The hypocrisy surrounding the sheer difference between the treatment of young women and men growing up, as well as in broader society, is further alluded to in Dua Lipa’s ‘Boys Will Be Boys’. The song highlights the rules women are taught to follow from a young age: it’s second nature to walk home before the sun goes down; and put your keys between your knuckles when there’s boys around. This is Lipa’s way of raising awareness about the harmful messages we tell women: messages that tell us what we can and can’t wear, how we can act, and the proper etiquette of response to being catcalled. Messages that tell us to submit to the male gaze and be passive.

Bea Miller’s ‘S.L.U.T’ teaches us to be anything but passive in our quest for equality; rather, it reclaims the word ‘slut’. No longer is the term a tool to police female sexuality, but a reclamation of personhood. A reclamation of an identity that had previously been dictated by the male gaze. Thanks to Miller, ‘slut’ has been transformed to stand for ‘sweet little unforgettable things’.

These songs empower women to fight back; to take a stand and reclaim their own narrative.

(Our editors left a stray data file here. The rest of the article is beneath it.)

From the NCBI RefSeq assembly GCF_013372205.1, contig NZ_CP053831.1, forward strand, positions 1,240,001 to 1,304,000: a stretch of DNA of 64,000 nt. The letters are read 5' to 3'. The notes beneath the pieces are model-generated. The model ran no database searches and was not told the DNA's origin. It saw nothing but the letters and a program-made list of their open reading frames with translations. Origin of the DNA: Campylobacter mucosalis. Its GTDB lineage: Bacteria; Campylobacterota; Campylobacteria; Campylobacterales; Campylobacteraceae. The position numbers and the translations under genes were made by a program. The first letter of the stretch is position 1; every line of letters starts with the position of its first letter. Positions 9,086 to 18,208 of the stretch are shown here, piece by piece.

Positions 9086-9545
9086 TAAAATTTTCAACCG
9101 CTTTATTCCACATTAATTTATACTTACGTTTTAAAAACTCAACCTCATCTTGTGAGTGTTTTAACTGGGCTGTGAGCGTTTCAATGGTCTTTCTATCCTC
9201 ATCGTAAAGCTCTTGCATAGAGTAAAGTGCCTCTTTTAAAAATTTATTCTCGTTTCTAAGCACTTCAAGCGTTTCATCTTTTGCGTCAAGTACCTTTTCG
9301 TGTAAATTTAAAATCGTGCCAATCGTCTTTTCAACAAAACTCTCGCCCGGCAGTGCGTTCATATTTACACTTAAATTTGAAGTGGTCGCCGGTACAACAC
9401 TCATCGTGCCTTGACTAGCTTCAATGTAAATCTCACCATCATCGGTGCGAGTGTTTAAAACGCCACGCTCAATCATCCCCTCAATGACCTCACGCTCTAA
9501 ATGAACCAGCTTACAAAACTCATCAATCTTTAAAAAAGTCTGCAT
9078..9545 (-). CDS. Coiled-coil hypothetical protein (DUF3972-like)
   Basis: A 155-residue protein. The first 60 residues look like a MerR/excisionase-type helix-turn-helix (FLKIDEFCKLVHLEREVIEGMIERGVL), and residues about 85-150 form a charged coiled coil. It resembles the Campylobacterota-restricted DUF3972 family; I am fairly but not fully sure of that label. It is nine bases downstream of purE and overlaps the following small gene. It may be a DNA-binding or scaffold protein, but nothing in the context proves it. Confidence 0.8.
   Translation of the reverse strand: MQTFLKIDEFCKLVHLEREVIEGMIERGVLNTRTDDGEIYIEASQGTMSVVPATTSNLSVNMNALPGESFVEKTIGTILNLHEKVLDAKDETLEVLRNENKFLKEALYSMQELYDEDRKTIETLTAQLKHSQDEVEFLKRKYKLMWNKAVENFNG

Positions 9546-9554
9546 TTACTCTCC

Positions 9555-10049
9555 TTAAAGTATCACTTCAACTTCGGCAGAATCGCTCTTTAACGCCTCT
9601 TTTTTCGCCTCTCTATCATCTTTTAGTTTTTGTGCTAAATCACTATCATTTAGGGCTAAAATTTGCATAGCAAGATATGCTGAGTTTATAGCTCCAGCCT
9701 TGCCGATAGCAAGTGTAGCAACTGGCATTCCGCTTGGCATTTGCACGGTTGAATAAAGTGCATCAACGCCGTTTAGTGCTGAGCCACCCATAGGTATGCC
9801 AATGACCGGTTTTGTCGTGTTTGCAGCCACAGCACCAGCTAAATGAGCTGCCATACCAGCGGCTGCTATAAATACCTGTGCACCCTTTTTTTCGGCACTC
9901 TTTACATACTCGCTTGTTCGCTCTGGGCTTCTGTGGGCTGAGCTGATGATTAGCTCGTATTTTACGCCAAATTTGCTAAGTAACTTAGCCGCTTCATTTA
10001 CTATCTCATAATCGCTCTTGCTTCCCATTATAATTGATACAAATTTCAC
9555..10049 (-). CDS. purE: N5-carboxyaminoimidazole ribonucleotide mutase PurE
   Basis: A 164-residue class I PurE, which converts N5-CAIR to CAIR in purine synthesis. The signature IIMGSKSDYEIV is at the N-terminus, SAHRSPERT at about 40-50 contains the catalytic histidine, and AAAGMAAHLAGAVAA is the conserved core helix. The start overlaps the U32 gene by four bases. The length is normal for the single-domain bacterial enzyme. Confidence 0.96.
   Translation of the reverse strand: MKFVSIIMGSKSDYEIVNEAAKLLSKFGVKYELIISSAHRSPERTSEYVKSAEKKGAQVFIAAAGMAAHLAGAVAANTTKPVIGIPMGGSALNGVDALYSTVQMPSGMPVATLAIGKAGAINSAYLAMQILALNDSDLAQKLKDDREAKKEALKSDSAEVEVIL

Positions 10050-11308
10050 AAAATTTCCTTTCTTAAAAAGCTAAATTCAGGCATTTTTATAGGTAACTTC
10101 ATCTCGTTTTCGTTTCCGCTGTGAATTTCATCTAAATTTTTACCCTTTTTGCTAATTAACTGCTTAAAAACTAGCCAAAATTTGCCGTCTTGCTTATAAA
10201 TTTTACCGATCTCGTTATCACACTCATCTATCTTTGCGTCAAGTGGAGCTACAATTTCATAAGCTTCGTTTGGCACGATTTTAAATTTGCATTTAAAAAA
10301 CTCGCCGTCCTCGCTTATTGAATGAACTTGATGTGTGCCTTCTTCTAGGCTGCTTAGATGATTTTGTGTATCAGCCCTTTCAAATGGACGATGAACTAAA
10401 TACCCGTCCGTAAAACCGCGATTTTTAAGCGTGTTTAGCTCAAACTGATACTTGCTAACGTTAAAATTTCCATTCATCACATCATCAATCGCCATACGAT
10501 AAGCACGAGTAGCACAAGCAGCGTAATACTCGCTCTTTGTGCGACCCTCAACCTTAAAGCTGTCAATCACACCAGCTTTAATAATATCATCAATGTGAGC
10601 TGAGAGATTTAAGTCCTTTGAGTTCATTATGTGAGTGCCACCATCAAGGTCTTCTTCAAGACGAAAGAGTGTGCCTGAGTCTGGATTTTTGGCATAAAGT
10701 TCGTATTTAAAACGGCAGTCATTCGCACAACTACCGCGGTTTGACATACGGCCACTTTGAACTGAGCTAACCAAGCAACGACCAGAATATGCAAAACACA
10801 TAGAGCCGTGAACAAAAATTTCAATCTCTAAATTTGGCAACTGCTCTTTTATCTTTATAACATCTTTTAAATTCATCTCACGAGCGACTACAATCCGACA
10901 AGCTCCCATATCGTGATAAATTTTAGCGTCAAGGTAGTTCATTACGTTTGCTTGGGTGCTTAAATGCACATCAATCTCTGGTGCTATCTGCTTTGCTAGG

For so long, the music industry has objectified women and encouraged misogyny. There is a history of music that involves women pitted against other women; women slut-shaming each other. Early 2000s pop music was filled with this: think back to The Pussycat Dolls and their song ‘Don’t Cha’, which asks don’t cha wish your girlfriend was hot like me? Don’t cha wish your girlfriend was raw like me?. Even a number of artists who now include feminist tones in their songs have a history of endorsing competition amongst women: in Swift’s early songs, lyrics like she wears short skirts, I wear t-shirts; she’s cheer captain and I’m on the bleachers in ‘You Belong with Me’ were common. Many of her lyrics also contained elements of slut-shaming, misogyny, and derogatory language – in ‘Better than Revenge’, Swift sings, she’s an actress, but she’s better known for the things that she does on the mattress. The shift we now see towards female empowerment in music reflects a growing cultural shift within the music and wider entertainment industries.